This is an exciting and challenging project, at the cutting edge of energy research. It would be suited to an exceptional candidate with a physical science, engineering systems or complexity science background, and a willingness to acquire new concepts and skills. Experience or qualifications in a subject associated with the built environment are welcome, but not required – training and support will be provided to the successful candidate.
A minimum of an upper second-class UK Bachelor’s degree and a Master’s degree, or an overseas qualification of an equivalent standard, in a relevant subject, is essential. Exceptionally: where applicants have other suitable research or professional experience, they may be admitted without a Master’s degree; or where applicants have a lower second-class UK Honours Bachelor’s degree (2:2) (or equivalent) they must possess a relevant Master’s degree to be admitted.
Applicants must also meet the minimum language requirements of UCL
Applicants should be familiar with the changes to EU and International Eligibility for UKRI funded studentships.
How to apply
Please submit a pre-application by email to the UCL ERBE Centre Manager (email@example.com) with Subject Reference: 4-year UCL PhD studentship: Planning to meet the resilience requirements of a mid-Century, net-zero UK energy system: direct and indirect role of the UK and Irish buildings sectors
The application should include all of the following:
1) A covering letter clearly stating why you are applying and how your interests and experience relate to this project, and your understanding of eligibility according to these guidelines: EU and International Eligibility for EPSRC/UKRI funded studentships
3) Complete the CDT EPSRC fees background and EDI questionnaire via the linked Microsoft Forms.
Only shortlisted applicants will be invited for an interview.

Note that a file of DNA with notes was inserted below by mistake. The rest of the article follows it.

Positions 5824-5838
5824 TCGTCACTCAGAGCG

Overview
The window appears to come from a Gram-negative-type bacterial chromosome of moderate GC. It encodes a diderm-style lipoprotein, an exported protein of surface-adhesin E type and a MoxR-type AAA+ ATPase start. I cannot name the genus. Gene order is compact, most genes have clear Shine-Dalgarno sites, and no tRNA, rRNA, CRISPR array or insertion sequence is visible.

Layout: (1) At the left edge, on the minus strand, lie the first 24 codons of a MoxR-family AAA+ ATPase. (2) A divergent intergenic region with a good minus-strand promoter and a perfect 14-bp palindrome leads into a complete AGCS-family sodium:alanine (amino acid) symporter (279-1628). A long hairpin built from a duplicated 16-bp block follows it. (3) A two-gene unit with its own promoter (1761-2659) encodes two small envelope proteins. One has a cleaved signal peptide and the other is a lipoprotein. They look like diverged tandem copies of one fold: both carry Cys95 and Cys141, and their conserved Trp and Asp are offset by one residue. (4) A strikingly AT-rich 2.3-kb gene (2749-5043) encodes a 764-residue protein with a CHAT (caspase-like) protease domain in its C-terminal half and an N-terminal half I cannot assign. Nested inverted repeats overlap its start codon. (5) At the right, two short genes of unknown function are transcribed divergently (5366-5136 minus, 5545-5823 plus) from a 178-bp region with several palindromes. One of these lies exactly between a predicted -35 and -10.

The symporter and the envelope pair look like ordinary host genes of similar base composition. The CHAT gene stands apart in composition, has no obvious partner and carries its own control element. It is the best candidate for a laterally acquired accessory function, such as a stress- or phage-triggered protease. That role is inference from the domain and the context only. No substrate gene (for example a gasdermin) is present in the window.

• For the interview shortlisted candidates will be asked to show proof of their degree certificate(s) and transcript(s) of degree(s), and proof of their fees eligibility.
• The interview panel will consist of consist of the project’s academic supervisors at UCL, and a representative of the ERBE CDT Academic management The interview will include a short presentation from the candidate on their ideas of how to approach this PhD project.
Following the interview, the successful candidate will be invited to make a formal application to the UCL Research Degree programme for ERBE CDT.
Deadline for applications: Sunday, 15th May 2022 @ 23:59 (UK time)
Interviews week commencing: TBC
For further details about the admission process, please contact: firstname.lastname@example.org
For any further details regarding the project, contact Professor Robert Lowe, email@example.com
You will be undertaking this project:
- In UCL at the main (Bloomsbury) campus as part of the new EPSRC-SFI Centre for Doctoral Training in Energy Resilience and the Built Environment (ERBE CDT). This is a collaboration between UCL, Loughborough University and Marine and Renewable Energy Ireland (MaREI). For more information please see http://erbecdt.ac.uk